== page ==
Far-right figure Marine Le Pen told France's BFM TV on Friday that "Islamism is waging war on us."
The attack by a man identified by investigators as a 21-year-old Tunisian national, was immediately condemned by the French Council for the Muslim Faith, as well as several Muslim-majority countries including Saudi Arabia, Egypt and Turkey.
Meanwhile in Italy, former Deputy Prime Minister Matteo Salvini, the leader of the rightwing League party attacked his country's government after it emerged that the suspect had entered Europe via the Italian island of Lampedusa.
While the official French doctrine of color-blindness is intended to ignore ethnic and religious backgrounds and to view all French citizens as equally French, some mainstream politicians in the country have also hardened their rhetoric.
"We are at war with an enemy that is both an enemy from inside and outside," France's interior minister Gerald Darmanin told RTL Radio on Friday.
Darmanin, a member of French President Emmanuel Macron's centrist En Marche party,added that the country, which is home to Europe's largest Muslim population, should brace itself for further attacks.
Angry comments also emanated from some Muslim countries and figures.
Former Malaysian prime minister Mahathir Mohamad, 95, tweeted Thursday: "Muslims have a right to be angry and to kill millions of French people for the massacres of the past. But by and large the Muslims have not applied the 'eye for an eye' law. Muslims don't. The French shouldn't."
He later said his statement had been taken out of context, denied promoting violence and criticized Facebook and Twitter for removing his posts.
Gulbuddin Hekmatyar, an Afghan politician who was long designated a militant by the U.S. but has recently made peace with the Washington-backed government in Kabul, warned Macron that if he doesn't "control the situation, we are going to a Third World War and Europe will be responsible."
Tens of thousands of people took to the streets in Turkey, Lebanon, Bangladesh and other predominantly Muslim countries on Friday. Some burned effigies of Macron, while others cried "death to France" and called for a boycott of French products.
Tensions were already running high in France after Samuel Patty was beheaded in a Paris suburb earlier this month by a young Chechen man, apparently incensed that the middle school teacher had shown caricatures of the Prophet Muhammad by the satirical magazine, Charlie Hebdo, in one of his classes.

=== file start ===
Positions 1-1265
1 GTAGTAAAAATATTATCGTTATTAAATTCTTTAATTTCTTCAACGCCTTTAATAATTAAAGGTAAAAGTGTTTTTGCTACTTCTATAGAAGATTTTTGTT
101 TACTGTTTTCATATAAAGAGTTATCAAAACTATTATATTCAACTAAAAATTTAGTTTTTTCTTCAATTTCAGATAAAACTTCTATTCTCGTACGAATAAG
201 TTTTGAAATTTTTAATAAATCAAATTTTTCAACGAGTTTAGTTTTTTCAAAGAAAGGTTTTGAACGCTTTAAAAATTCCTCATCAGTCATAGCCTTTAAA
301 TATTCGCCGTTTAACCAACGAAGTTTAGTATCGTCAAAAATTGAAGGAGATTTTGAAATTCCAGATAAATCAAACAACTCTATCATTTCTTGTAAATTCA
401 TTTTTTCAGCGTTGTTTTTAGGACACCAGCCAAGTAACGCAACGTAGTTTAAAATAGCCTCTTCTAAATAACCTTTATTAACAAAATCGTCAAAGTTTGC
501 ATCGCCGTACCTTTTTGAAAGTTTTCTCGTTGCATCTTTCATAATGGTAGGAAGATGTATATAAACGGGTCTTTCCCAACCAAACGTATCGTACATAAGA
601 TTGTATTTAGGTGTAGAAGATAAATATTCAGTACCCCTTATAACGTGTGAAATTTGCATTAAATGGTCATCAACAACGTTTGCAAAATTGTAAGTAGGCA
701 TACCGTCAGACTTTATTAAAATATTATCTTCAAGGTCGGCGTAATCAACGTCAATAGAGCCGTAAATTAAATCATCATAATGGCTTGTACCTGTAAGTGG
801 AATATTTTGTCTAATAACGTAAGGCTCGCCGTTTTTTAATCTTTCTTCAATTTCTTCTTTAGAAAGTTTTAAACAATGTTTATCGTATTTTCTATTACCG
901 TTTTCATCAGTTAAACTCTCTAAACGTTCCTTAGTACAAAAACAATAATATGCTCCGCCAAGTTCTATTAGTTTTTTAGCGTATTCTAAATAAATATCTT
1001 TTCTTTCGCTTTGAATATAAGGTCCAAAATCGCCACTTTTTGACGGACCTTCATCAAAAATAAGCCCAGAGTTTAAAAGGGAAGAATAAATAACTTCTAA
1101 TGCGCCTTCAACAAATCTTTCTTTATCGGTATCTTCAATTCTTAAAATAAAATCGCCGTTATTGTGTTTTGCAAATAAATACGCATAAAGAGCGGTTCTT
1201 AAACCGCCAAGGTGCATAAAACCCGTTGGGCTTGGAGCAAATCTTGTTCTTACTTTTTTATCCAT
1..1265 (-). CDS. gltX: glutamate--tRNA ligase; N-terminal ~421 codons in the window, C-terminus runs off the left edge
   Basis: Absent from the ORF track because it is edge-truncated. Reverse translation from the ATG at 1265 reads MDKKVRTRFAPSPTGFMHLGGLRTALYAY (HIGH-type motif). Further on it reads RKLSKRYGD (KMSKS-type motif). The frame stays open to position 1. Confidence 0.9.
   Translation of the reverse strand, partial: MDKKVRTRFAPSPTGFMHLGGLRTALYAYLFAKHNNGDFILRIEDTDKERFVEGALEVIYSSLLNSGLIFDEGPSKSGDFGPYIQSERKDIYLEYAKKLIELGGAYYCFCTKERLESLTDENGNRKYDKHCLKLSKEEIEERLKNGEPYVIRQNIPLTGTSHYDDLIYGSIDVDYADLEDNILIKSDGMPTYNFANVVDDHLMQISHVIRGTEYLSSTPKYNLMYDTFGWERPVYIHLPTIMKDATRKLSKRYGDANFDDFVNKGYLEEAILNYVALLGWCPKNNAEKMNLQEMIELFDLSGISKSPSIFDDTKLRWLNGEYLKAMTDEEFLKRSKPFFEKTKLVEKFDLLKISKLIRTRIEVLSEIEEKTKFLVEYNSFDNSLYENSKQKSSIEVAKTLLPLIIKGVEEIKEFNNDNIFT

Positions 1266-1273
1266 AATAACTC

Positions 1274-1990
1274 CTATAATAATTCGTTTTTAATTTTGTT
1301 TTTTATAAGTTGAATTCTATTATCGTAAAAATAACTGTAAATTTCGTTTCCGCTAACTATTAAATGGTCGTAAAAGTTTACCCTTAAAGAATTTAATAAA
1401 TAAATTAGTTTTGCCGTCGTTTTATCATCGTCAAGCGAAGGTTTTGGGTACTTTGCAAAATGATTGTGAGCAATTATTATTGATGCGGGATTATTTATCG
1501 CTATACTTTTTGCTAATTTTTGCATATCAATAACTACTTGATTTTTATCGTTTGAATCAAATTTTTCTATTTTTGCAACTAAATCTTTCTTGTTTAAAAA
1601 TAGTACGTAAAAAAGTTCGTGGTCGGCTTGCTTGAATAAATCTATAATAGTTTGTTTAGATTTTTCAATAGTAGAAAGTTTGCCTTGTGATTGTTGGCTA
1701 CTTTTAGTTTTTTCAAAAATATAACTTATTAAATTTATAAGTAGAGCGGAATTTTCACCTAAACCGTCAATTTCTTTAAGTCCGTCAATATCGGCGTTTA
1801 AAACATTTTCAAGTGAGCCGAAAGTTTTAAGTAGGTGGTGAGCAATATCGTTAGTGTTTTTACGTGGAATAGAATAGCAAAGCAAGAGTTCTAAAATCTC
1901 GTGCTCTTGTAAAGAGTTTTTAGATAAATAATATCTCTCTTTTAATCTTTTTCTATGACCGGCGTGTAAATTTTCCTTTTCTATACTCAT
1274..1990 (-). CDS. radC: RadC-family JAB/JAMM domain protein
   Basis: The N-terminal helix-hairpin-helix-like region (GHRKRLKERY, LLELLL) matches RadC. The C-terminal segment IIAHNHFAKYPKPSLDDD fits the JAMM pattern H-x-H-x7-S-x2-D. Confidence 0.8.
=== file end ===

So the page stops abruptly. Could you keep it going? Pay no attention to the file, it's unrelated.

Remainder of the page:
The magazine had recently republished the images to mark the start of a terrorism trial into the January 2015 killings at its offices and a kosher supermarket in Paris.
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Macron has refused to condemn the cartoons and has championed his country's secularist principles.
But the caricatures, considered blasphemous by Muslims, have provoked anger across the Islamic world.
"Secularism is a kind of fundamentalism of its own," said Andrew Hussey, cultural historian and author of the "The French Intifada: The Long War Between France and Its Arabs."
The "two very opposing ways of seeing the world" seem currently to be "irreconcilable," he told NBC News. With neither side likely to backdown on their worldview, Hussey said the emotional climate was "terribly overheated."
Some in France say the debate is harming the country.
"Our own discourse in France is radicalizing," said François Héran, French sociologist and academic at the Collège de France in Paris. Adding that it was "a mistake" to conflate freedom of expression with French identity.
Instead, Héran said freedom of speech had "limits" that were being forgotten in the public discourse as "the pressure of the far right is very, very strong."
"We are now the hostages of Charlie Hebdo, we are now the hostages of the jihadists," he said. "I'm rather pessimistic."
Reuters contributed to this report.